Monthly Archives: November 2015



I have become friends with an older black gentleman named Lawrence. We met at the Peet’s a block away from my office.

I forget how we began talking the first time, something about rap music.  Lawrence does not like rap music.  “It’s not bad music.  I just like to think about positive things. They sing with such attitude and dress with such attitude,” he said, “Sometimes things work better than anger.”

He talked about putting good things in your body.  He told me how he likes looking at the stars,  watching the sunsets, seeing rainbows.

I told him my favorite L.M. Montgomery quote, “rainbows are just as real as mud puddles”  The world has enough mud puddles; you might as well make more rainbows.  Lawrence agreed.

Today, he recognized me and called me to sit down at his table.

He opened like this, “Quite a few things have happened since the last time we conversed.”

And I wanted to talk about it so badly.  So, we did. We talked about Paris and Syria and all those mud puddles.  He talked about how Jesus put positive things in his body.  I talked about how we don’t have a safe God.  He quoted Hebrews and James.  I quoted Isaiah.  And we talked about the Indians at the first Thanksgiving.

“Oh, if they had know what we were going to do to them!” Lawrence said.

“Yes,” I said, “Would it have made it any less right to help us? Would it have made it any less wrong not to help us?”

Lawrence and I must’ve looked an odd site, because people were staring.  An old black man and a young white mother, tucked in the corner, huddled earnestly over coffee cups.  What would we possibly have to offer each other?  On what level could we possibly meet?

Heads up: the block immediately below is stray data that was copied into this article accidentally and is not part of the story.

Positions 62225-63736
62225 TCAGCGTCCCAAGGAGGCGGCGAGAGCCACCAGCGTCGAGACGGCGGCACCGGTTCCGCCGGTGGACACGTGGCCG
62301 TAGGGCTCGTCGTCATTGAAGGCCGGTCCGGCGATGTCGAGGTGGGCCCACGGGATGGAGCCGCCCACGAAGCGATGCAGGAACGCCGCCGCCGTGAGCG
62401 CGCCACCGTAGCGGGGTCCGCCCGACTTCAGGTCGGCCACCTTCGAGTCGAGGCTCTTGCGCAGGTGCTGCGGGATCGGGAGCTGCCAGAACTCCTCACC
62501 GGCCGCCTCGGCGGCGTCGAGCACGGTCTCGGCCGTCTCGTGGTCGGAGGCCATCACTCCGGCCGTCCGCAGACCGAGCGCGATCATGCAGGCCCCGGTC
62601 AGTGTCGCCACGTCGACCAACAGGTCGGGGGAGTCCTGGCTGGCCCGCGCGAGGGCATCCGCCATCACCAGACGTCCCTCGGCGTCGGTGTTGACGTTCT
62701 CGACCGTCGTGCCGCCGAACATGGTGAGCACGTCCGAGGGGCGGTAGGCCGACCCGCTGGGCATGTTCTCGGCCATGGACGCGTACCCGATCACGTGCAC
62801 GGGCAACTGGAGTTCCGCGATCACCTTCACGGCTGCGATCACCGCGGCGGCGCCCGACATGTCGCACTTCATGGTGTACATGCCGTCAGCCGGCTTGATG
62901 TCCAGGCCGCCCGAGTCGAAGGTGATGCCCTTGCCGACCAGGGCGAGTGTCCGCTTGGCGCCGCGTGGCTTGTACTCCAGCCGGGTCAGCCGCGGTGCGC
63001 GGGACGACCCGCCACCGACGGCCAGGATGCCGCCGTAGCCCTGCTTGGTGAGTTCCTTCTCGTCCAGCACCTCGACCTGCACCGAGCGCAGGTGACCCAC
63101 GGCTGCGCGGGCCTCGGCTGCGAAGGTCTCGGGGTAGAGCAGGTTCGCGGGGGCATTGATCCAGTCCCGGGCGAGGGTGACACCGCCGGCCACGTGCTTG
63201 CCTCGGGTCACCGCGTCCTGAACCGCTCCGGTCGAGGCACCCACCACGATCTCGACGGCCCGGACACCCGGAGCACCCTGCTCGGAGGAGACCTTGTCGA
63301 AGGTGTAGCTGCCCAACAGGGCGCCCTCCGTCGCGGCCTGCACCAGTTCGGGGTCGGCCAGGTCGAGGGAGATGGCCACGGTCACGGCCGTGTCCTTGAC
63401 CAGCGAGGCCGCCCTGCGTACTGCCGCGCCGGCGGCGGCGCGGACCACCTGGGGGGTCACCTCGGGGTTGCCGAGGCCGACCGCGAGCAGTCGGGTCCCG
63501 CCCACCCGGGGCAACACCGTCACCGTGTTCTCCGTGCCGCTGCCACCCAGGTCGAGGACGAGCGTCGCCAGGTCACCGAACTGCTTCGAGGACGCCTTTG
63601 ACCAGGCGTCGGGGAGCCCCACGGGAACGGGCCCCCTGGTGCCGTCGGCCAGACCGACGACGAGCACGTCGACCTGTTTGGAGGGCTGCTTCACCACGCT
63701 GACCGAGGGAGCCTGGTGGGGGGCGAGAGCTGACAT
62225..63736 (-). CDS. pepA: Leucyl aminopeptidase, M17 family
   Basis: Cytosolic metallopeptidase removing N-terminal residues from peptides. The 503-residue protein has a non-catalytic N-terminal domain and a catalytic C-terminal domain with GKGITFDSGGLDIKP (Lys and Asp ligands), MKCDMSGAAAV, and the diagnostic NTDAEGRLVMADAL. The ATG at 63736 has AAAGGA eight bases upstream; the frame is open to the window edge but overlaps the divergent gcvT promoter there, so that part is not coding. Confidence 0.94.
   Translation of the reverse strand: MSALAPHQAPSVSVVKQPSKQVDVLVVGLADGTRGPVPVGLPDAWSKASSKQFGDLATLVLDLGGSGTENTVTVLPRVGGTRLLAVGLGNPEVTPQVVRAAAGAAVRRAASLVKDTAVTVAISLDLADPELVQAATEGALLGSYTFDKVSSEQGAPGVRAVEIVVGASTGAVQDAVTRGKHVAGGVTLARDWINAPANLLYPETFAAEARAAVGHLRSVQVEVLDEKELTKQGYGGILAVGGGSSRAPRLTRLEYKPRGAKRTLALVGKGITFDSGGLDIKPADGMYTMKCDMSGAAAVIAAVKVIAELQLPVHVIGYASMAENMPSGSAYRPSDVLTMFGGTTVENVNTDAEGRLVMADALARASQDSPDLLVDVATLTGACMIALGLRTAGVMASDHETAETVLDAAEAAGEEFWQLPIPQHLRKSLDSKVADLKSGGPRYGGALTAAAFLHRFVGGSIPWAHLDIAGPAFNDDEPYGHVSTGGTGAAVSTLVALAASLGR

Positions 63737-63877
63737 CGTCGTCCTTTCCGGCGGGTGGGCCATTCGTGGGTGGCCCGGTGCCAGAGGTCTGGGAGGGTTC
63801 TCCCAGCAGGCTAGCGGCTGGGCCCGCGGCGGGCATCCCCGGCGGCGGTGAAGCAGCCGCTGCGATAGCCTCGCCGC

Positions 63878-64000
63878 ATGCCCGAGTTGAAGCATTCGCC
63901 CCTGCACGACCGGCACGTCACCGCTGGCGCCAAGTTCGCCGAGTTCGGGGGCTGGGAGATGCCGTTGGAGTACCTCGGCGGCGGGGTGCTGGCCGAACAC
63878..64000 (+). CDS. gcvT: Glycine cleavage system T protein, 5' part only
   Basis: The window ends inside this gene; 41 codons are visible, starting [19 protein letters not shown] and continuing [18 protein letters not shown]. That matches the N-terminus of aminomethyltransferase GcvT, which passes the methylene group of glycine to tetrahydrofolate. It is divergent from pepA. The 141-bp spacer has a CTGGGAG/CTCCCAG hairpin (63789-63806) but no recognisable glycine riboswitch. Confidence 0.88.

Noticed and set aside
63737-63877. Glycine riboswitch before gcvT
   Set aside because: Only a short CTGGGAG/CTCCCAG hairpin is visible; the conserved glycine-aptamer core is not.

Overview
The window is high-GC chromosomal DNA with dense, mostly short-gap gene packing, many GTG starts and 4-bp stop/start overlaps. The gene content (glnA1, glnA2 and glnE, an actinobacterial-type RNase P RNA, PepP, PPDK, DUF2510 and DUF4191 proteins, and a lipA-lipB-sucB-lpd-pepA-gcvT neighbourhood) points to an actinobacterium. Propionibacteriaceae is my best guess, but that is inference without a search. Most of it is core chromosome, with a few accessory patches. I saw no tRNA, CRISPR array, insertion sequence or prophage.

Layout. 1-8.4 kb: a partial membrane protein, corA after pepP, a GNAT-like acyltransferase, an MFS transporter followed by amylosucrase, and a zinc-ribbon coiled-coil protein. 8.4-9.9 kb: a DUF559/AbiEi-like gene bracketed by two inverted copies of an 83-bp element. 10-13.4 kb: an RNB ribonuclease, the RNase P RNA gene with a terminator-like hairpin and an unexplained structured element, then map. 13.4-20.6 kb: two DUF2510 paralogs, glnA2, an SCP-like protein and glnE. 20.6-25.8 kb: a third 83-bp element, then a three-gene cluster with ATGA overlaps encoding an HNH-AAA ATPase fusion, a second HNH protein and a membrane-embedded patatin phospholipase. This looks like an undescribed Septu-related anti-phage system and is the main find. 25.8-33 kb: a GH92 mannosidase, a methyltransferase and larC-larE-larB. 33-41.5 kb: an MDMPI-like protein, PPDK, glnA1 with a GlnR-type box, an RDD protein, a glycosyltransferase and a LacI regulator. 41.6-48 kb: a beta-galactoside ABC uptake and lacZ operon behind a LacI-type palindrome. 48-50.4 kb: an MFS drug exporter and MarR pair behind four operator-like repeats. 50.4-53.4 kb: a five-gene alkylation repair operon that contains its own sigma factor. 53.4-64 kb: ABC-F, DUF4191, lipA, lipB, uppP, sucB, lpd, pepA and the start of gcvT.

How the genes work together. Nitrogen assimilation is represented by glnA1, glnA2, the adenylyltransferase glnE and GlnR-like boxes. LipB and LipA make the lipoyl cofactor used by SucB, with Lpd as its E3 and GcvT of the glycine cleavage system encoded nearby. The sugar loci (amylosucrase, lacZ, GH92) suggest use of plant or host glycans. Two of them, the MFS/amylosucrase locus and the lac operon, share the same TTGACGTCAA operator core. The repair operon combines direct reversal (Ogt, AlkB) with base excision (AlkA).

Or maybe they were seeing our rainbows.




“Let me sing for my beloved

my love song concerning his vineyard:

My beloved had a vineyard

on a very fertile hill.


He dug it and cleared it of stones,

and planted it with choice vines;

he built a watchtower in the midst of it,

and hewed out a wine vat in it;

and he looked for it to yield grapes,

but it yielded wild grapes.


And now, O inhabitants of Jerusalem

and men of Judah,

judge between me and my vineyard.

What more was there to do for my vineyard,

that I have not done in it?

When I looked for it to yield grapes,

why did it yield wild grapes?


And now I will tell you

what I will do to my vineyard.

I will remove its hedge,

and it shall be devoured;

I will break down its wall,

and it shall be trampled down.


I will make it a waste;

it shall not be pruned or hoed,

and briers and thorns shall grow up;

I will also command the clouds

that they rain no rain upon it.


For the vineyard of the Lord of hosts

is the house of Israel,

and the men of Judah

are his pleasant planting;

and he looked for justice,

but behold, bloodshed;

for righteousness,

but behold, an outcry!” Isaiah 5:1-7

We did this passage last week in Sunday school.  The second grade class went long.  They were talking about Paris.  A wise mother navigated the discussion and led them in prayer.  And they all learned that church is exactly where you are supposed to talk about justice.

We have been supposed to talk about justice since the beginning.  It’s not new.  It’s not liberal.  It’s as old as the exile.

And it’s really really simple.

We should take in all the refugees.  Even if there are terrorists among them?  Yes.  But it may not be safe!

I would like to know where in the Bible it tells us to be safe.  I would like to know which stories of outsiders being folded into the bloodline of Jesus are the exceptions to the rule. I would like to hear how the Good Samaritan was cautious.  I want to hear how Jesus only fed half the people because of limited resources. I want to know where God says fear is greater than love.

I don’t pray for safety for my children. I don’t tell them to be safe or careful. I tell them to be wise and do good. I pray that God goes with them.

We, like the Israelites, have built God a temple in the land.  And we, like the Israelites, make the mistake of thinking we have him domesticated.  But there is nothing safe about God.  There is only everything good about God.

You know what else is good?  When you see a dead Syrian boy the fact that you can do something about it is good.  The fact that we can do something about it feels very very good.  We can help.  We are required to help.  God does not promise us safety.  It is still the right thing to do.